The railway business provides a stable service through a purchase order that spans decades, requiring a flexible operating structure to respond to technological progress and economic situations. Consequently, the rolling stocks and signaling systems (i.e., the technological aspects) that comprise the service must be provided in unison with planning and management that are in sync with customer and freight transportation demand (i.e., the organizational aspects). Developing countries' capabilities to operate local railways is low; thus, there is a great need for an integrated system, from construction to transportation management, to be provided by developed countries. Japan provides high quality services in both long distance railways, as seen in the Shinkansen, or bullet train, as well as urban systems, as seen around Tokyo. Thus, the heightened demand for infrastructure in developing countries presents Japanese companies with significant business opportunities.

However, Japanese companies have had a late start in expanding the railway business in developing countries that would oversee projects from construction to management. The track record of Japanese companies to date consists primarily of projects under a “standalone product model,” such as rolling stock's delivery, and few Japanese companies have been involved in railway operations. On the other hand, Alstom, Siemens, Bombardier, and other Western railcar manufacturers are aggressively chasing the package-style railcar business. In the 1990s, the EU used an open access policy for railroads to create a “top and bottom” organization, separating ownership and management of structures, such as tracks and stations, from operation of the railcars. As a result, a public organization was responsible for the infrastructure (the “bottom”) as with the case of the UK, while railcar operations (the “top”) were outsourced to private businesses. Thus, train manufacturers managed the railway service operations, becoming more competitive as railway service companies. On the other hand, beginning in the 1980s, Japan split railway companies by region as a means of reforming the national railways; the railway systems have been managed as one ever since, without “top” and “bottom” separation. Therefore, railcar manufacturers have not been able to build a knowledge base for operating railway businesses (Akizuki and Konagai 2010).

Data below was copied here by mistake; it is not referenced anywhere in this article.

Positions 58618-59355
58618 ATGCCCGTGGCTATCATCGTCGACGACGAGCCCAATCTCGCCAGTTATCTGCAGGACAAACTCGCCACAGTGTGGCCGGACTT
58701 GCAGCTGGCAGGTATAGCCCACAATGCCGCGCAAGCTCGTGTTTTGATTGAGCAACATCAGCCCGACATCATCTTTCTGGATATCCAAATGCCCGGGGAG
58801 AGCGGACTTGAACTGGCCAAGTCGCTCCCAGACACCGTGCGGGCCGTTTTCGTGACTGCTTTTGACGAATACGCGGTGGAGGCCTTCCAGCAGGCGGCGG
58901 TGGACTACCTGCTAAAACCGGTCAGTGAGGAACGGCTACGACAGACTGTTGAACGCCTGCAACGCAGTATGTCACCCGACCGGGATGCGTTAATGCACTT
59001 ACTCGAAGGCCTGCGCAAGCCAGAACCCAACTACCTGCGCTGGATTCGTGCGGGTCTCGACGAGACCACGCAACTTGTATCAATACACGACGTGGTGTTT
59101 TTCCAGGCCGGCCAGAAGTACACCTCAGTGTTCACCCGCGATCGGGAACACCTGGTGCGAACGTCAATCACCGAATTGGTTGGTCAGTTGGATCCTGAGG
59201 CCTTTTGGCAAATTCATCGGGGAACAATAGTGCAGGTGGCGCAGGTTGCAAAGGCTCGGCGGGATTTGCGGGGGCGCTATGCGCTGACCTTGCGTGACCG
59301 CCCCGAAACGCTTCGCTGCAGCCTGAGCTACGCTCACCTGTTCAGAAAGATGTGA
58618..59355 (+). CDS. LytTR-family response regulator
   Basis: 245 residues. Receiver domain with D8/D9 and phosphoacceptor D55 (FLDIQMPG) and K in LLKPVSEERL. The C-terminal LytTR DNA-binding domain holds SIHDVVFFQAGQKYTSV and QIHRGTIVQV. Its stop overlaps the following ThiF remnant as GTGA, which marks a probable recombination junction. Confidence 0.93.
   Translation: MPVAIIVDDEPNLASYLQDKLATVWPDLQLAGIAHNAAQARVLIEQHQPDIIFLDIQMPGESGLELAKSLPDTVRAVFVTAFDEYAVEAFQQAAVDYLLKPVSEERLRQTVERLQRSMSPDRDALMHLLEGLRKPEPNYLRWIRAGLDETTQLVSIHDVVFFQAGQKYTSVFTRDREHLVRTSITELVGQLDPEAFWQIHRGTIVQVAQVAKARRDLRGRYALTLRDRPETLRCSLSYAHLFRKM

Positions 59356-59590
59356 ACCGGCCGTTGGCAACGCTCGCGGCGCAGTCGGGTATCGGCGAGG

Accordingly, Japan Railways and private railway companies hold the key to future overseas expansions for the Japanese railway business. Taking advantage of Japan's strengths in railway services, namely its safety and accuracy in train management, requires the partnership of Japanese manufacturers to provide an integrated Japanese-style system as a package. However, the requirement of a high level of customer service is possibly higher in developed countries such as the US or Europe, rather than developing countries. A European team originally had the right of first refusal for the Taiwan High Speed Rail (the so-called Taiwanese shinkansen), which was designed as per European standards, but Taiwanese authorities were nervous about the design's earthquake resistance and ultimately chose Japan's shinkansen. This led to not only the purchase of railcars and management systems, but also to the dispatching of train conductors from Japan Railways to provide guidance. This is an example of Japanese companies providing railway services down to the operational level. In this case, a Japanese system was selected because of its geographical similarities with Japan's mountainous terrain and earthquake frequency. Infrastructure businesses such as railway systems need design and operation that respond to the geographical characteristics of each region. Therefore, it is imperative for companies to refine their targeted regions and formulate a proposal for such targets.

Moreover, Japanese companies must sort their technological (equipment and services) and organizational (management know-how) strengths, and clarify how each feature can enhance customer services. Package exports of an infrastructure business cannot merely be expanding Japanese business overseas as-is, considering the level of local customer demands and costs. Rather, companies need to filter the expertise required for core operations in current services, and then match that to the level demanded by the target region in terms of service levels and cost. In doing so, they must also consider how to differentiate themselves from their Western competitors and offer recommendations from the proposal stage that highlight the strengths of a coalition of Japanese companies.